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Using Self-Saving Objects with Command Objects in PHP 5

If you were looking for an approachable guide on how to create and use command objects with PHP 5, then look no further, because your search is over. Welcome to the final part of the series “Creating command objects with PHP 5.” Comprised of three comprehensive tutorials, this series walks you through the basics of how to apply the command pattern in PHP, and it accompanies its corresponding theory with numerous code samples.

TABLE OF CONTENTS:
  1. Using Self-Saving Objects with Command Objects in PHP 5
  2. Defining a core module of the command pattern
  3. Storing and loading self-saving objects
  4. Completing the command pattern
  5. Seeing the command pattern in action
By: Alejandro Gervasio
Rating: starstarstarstarstar / 8
December 26, 2006

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Certainly, one of the things that you’ll surely recall from the preceding article is the fact that implementing the command pattern with PHP is a quite straightforward process which can be carried out with minor problems. As you learned before, the procedure is only limited to defining a specific class, dubbed “commanded,” which will expose a method capable of encapsulating all the logic required for execution in another object. Lastly, this second object involved in the relationship is called a “commander,” and it will take care of invoking the mentioned method inside of its own scope. That's fairly understandable, right?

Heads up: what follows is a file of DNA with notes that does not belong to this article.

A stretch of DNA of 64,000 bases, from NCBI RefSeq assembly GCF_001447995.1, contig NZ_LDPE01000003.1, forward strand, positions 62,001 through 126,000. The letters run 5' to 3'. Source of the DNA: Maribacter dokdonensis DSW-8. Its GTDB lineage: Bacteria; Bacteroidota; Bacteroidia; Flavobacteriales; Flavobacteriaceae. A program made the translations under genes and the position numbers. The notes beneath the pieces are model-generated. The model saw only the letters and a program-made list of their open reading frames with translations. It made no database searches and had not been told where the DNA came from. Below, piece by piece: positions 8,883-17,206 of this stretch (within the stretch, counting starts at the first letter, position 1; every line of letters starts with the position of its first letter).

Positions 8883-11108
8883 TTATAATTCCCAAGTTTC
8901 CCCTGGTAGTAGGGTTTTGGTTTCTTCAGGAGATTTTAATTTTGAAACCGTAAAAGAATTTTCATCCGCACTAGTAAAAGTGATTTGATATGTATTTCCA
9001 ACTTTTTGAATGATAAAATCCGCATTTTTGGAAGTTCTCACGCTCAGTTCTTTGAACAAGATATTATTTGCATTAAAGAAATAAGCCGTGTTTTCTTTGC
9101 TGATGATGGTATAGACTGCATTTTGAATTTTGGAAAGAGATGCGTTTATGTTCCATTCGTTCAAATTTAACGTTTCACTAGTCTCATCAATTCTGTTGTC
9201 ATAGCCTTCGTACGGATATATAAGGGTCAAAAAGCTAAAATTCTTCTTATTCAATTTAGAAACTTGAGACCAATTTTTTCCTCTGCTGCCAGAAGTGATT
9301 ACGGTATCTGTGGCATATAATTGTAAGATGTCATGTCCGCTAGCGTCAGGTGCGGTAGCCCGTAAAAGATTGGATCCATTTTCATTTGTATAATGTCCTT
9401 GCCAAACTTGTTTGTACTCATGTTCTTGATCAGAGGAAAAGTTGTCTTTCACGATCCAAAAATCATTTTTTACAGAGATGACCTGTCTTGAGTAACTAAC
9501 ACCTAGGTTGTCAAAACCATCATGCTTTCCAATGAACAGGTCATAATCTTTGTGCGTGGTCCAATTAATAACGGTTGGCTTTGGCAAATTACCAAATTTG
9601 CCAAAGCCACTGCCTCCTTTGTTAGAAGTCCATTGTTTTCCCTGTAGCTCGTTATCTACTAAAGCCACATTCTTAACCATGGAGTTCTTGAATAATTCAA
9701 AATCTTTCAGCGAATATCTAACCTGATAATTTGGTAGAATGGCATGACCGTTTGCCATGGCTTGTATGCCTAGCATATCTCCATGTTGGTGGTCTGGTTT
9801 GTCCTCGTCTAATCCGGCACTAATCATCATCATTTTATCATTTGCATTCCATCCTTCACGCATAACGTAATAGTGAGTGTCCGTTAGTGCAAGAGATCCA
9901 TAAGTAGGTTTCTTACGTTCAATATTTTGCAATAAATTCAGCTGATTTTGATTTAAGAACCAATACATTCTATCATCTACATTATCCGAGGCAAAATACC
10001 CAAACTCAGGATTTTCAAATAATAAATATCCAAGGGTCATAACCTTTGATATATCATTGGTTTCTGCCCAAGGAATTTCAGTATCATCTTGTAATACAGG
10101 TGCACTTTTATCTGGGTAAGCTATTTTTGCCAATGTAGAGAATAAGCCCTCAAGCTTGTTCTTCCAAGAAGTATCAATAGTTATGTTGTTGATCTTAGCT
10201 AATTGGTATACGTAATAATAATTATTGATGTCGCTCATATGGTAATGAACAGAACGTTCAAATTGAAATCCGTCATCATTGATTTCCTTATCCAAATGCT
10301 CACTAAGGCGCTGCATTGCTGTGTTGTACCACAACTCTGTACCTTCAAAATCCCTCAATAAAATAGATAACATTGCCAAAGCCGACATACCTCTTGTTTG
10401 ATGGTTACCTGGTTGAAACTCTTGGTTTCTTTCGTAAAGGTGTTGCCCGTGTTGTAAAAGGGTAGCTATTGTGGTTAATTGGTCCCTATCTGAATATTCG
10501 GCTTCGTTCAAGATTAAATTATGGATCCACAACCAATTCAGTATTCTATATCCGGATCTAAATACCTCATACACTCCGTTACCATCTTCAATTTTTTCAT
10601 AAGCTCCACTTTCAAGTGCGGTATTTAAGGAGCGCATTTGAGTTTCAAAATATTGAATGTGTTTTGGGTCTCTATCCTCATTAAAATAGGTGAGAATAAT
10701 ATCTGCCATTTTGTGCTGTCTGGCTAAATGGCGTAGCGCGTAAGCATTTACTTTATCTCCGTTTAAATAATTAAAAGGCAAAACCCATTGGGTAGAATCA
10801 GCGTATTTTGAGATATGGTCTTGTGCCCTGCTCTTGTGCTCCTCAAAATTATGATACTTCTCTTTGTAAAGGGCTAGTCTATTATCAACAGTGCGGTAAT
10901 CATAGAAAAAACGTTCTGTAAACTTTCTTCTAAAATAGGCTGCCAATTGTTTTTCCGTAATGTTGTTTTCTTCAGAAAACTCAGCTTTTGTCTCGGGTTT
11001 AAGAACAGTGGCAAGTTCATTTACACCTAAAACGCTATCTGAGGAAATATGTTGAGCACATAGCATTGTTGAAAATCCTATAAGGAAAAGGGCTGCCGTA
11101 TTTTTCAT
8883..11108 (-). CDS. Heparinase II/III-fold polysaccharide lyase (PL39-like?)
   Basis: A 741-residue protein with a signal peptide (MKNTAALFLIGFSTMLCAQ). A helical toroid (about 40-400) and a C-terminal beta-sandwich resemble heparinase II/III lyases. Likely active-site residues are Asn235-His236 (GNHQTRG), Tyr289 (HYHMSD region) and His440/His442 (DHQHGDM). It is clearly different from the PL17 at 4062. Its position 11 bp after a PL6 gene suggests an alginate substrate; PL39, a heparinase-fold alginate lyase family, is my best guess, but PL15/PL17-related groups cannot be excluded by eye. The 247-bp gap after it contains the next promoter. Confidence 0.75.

Of course, one of the best courses of action to take when it comes to explaining the logic that stands behind the command pattern is to develop some concrete examples. In this way you can see how these objects interact with each other, as well as the neat functionality of this pattern.

Now, and focusing my attention specifically on the topics that I plan to discuss in this final part of the series, I’m going to extend the creation and use of command objects to use the pattern in a more helpful fashion. Essentially, I’m going to explain how to utilize command classes for defining and handling self-saving objects, that is objects capable of storing a copy of themselves on a database, text file, etc.

By doing so, I'll give you a much clearer idea of how the command pattern can be used in real-world applications, and at the same time you’ll expand your existing background in using design patterns with PHP 5 as well.

With the preliminaries out of our way, it’s time to find out together how to use commanders in the creation of self-saving objects. The experience will be really educational, so let’s get started!



 
 
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